Effectively Implementing Psychiatric Advance Directives to Promote Self-Determination of Treatment among People with Mental Illness
psychiatric advance directives, patient self-determination, psychiatricdisabilities, mental health law, psychosocial rehabilitation
Digital Object Identifier (DOI)
Statutes on psychiatric advance directives (PADs) allow competent individuals to document instructions for future mental health treatment in the event of an incapacitating crisis. PADs are aimed at promoting a stronger sense of patient selfdetermination, considered a central tenet of psychosocial rehabilitation and recovery; however, it is unknown what factors (if any) lead psychiatric patients with PADs to experience this benefit long term. The current study involves examination of 1 year effects on perceived treatment self-determination among 125 people with mental disorders who completed PADs via a 1-on-1 facilitated PAD intervention. Descriptive analyses showed participants documented medically relevant information that would assist doctors in a crisis and participants reported a high level of satisfaction with the facilitated PAD intervention. Multivariate analyses demonstrated that increased sense of autonomy at 1 year was predicted by race, understanding PADs, and verbal memory. Results provide useful guidance for administrators and clinicians, suggesting that PADs show promise in helping empower people with mental illness, especially African-American clients. Further, findings indicate that optimal implementation of PADs will be achieved when facilitated intervention assists people with mental illness to better understand what PADs are and to remember they have a PAD at the time they are experiencing a psychiatric crisis.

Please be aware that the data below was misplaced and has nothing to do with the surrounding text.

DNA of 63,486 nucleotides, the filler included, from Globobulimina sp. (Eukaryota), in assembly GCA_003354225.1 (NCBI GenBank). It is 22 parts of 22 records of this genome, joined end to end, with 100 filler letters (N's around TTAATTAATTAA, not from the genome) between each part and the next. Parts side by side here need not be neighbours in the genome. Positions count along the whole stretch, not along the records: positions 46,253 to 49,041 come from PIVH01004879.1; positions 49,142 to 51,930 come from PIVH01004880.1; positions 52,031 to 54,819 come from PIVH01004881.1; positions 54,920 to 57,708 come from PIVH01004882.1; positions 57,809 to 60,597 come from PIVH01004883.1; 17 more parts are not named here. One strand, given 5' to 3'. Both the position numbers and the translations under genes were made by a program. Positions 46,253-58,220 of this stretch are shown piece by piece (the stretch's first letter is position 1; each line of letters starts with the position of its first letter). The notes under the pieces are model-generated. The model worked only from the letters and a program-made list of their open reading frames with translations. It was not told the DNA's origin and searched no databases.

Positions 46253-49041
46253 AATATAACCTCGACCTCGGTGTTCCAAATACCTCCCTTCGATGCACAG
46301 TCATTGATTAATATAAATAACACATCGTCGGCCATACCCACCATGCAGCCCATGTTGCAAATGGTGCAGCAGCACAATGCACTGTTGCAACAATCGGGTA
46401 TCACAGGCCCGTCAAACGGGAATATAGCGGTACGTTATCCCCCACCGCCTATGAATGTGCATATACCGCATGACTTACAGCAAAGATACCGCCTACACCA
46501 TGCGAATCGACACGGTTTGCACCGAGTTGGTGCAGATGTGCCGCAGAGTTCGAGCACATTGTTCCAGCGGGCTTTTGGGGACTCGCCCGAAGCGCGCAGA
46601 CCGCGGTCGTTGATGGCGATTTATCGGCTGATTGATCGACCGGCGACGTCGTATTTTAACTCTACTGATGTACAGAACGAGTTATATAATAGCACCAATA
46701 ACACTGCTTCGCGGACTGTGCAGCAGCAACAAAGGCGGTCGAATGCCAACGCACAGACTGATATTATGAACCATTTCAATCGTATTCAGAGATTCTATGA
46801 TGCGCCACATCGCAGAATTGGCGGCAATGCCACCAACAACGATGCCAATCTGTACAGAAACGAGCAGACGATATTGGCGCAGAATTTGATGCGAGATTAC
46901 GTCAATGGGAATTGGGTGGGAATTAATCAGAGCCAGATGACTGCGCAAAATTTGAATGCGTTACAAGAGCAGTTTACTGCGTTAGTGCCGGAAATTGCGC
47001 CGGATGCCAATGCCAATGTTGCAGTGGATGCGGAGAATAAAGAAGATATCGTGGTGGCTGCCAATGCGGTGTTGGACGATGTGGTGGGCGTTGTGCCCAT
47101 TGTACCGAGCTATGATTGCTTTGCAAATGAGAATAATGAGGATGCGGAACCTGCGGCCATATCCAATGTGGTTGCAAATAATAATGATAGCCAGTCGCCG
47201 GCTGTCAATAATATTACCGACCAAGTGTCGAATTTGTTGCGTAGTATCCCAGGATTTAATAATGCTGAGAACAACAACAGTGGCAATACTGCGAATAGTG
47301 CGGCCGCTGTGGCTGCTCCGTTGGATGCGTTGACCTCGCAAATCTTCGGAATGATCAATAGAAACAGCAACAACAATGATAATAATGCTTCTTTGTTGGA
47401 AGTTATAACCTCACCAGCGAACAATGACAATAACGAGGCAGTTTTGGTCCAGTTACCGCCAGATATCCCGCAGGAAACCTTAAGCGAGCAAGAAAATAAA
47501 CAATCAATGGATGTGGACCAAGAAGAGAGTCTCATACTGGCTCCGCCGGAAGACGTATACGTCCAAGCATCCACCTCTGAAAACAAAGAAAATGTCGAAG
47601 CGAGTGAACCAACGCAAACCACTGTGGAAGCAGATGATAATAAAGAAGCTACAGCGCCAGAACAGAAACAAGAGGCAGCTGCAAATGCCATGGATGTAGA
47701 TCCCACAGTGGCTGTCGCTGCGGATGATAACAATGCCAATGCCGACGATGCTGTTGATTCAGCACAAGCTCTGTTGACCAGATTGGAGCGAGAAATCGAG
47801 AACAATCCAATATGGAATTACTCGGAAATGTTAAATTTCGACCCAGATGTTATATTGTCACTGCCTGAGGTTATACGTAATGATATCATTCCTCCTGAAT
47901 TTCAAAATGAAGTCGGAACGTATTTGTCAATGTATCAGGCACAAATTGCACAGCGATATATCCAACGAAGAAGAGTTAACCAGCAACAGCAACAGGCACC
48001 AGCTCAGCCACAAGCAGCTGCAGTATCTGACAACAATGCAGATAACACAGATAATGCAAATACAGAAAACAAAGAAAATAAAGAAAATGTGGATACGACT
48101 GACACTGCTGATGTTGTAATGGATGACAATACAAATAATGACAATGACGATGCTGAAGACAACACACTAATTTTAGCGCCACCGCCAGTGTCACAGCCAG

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Citation / Publisher Attribution
“Psychology, Public Policy, and Law”, v. 13, issue 4, p. 273-288
Scholar Commons Citation
Elbogen, Eric B.; Swanson, Jeffrey W.; Swartz, Marvin S.; and Van Dorn, Richard A., "Effectively Implementing Psychiatric Advance Directives to Promote Self-Determination of Treatment among People with Mental Illness" (2007). Mental Health Law & Policy Faculty Publications. 93.